Later On

A blog written for those whose interests more or less match mine.

The secret economics of a VIP party

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Ashley Mears describes in the Economist an existence that strikes me as grim:

The nightclub pulsed in the Miami heat. Dancers waved glow sticks with neon letters spelling out “F*** me I’m famous”. The millionaire was dressed in a black t-shirt and jeans, and would have been easy to miss if he hadn’t been surrounded by a dozen tall, thin, beautiful women and waving a pink bottle of Cristal champagne. His next drinks order arrived in a ceremonial procession, known in the nightclub business as a bottle train. A group of bouncers carried two bins full of champagne bottles and sparklers, lifted high above their heads. They were followed by a procession of stiletto-clad waitresses, bearing the same gifts.

Onlookers cheered in the glow and held up their phones to take pictures. A man standing next to me looked blasé at the unfolding scene and offered me a swig from his own champagne bottle: a 2004 Cristal rosé.

How much does this cost?” I asked him, gesturing at the bottle.

He told me it was $1,700. I watched as the millionaire shoved his bottle towards the face of a nearby model, causing the expensive liquid to foam wastefully over the neck.

We’ve all seen scenes like this on Instagram or the pages of glossy magazines. Over the last few decades, a new elite has emerged, partly as a result of deregulation of the financial sector in the West and partly because of the spread of global capitalism across the world. This elite is more geographically dispersed and mobile than the aristocrats and capitalists of yesteryear. And an industry has sprung up to feed it.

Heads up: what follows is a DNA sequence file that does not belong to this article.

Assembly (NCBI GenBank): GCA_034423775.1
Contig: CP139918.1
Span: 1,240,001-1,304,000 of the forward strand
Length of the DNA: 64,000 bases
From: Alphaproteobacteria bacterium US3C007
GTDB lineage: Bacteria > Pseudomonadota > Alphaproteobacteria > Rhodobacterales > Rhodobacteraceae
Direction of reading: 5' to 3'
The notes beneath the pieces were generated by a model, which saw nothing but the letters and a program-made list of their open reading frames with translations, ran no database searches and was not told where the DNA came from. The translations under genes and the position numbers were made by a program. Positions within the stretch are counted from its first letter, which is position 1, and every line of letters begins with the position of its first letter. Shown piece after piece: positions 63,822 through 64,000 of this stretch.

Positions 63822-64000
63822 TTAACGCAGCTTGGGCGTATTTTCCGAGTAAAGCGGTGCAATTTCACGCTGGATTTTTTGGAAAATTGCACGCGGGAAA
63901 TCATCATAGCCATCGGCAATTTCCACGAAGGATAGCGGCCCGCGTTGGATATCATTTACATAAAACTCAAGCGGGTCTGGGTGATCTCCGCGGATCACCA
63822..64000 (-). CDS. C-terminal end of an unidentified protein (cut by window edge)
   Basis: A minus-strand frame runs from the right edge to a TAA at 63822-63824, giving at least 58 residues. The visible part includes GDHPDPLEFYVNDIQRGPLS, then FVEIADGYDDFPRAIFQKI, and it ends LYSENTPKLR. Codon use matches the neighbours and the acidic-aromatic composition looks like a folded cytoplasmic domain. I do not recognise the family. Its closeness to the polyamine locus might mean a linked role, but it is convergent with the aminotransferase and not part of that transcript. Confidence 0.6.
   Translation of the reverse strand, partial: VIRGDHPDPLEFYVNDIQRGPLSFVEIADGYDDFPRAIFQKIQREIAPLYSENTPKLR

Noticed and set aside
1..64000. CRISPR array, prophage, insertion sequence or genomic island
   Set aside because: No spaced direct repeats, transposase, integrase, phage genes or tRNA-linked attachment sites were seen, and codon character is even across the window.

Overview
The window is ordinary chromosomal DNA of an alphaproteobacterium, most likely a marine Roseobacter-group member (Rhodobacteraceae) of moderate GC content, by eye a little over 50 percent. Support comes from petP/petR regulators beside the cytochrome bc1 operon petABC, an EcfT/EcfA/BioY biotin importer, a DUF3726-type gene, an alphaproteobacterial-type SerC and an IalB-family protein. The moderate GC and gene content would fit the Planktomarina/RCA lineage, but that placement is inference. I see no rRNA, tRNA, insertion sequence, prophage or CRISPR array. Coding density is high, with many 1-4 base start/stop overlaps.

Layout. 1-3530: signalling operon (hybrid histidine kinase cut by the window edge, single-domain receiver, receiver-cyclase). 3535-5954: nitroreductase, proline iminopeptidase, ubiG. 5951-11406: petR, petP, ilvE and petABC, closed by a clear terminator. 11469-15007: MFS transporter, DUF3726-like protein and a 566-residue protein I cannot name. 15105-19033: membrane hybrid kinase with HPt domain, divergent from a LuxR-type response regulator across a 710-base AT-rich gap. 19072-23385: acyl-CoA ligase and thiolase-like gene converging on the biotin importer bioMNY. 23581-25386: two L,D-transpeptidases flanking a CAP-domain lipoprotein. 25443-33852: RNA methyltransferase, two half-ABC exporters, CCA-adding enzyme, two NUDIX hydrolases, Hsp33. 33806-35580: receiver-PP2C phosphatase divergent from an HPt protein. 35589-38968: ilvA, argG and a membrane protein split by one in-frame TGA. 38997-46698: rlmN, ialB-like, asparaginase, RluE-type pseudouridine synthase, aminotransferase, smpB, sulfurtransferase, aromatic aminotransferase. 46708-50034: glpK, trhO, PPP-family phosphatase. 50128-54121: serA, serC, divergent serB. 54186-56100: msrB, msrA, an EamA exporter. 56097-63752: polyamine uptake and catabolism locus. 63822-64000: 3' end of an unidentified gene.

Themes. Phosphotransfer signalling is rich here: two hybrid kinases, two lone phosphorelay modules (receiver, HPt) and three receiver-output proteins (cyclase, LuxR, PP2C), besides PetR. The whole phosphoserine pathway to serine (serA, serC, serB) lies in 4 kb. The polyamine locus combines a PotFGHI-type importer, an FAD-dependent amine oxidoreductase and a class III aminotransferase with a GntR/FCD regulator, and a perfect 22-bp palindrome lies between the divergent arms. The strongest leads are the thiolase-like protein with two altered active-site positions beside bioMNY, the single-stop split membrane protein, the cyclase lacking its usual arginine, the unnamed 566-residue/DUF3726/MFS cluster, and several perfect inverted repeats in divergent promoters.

A small cohort of oligarchs, New York hedge-fund managers and Silicon Valley investors now patronise a network of nightclubs that span the globe. Whether they’re in Miami or St Tropez these clubs tend to have similar decor and the same clientele. The coronavirus pandemic has temporarily paused the partying, but you can be sure that this sector of society, locked down in large homes and insulated from the economic recession, will soon be up for a good time again.

The visual tropes of this world are familiar even to non-vips: angular cheekbones, Louboutin heels, sprays of champagne. What most people don’t realise is that the apparently spontaneous abandon of those extravagant nights is, in fact, painstakingly planned. It takes a carefully hidden, intricate economy, based on a complex brokering of beauty and status, to create an atmosphere in which people will spend $100,000 on alcohol in a single night. This economy’s currency is young women. The leggy blondes who surrounded the millionaire that night in Miami were not there by chance.

I went behind the scenes in this world between 2010 and 2014, trying to establish how it worked. Because I was a model before I became a sociologist, I was able to enter roped-off areas that ruthlessly exclude any woman who does not conform to a certain body type. I talked to the young women who surrounded the millionaires and came to understand that, whether they fully acknowledged it or not, they were being managed: shunted in and out of nightclubs with brisk efficiency. Women in this world were living props in a carefully scripted theatre that created real financial value for men – the promoters who set up the scene, the nightclub-owners who raked in the bar bills, the wannabe billionaires who used the environment to network. The women’s motivation was harder to pinpoint. But every night they gamely donned their heels and hit the clubs. The show had to go on.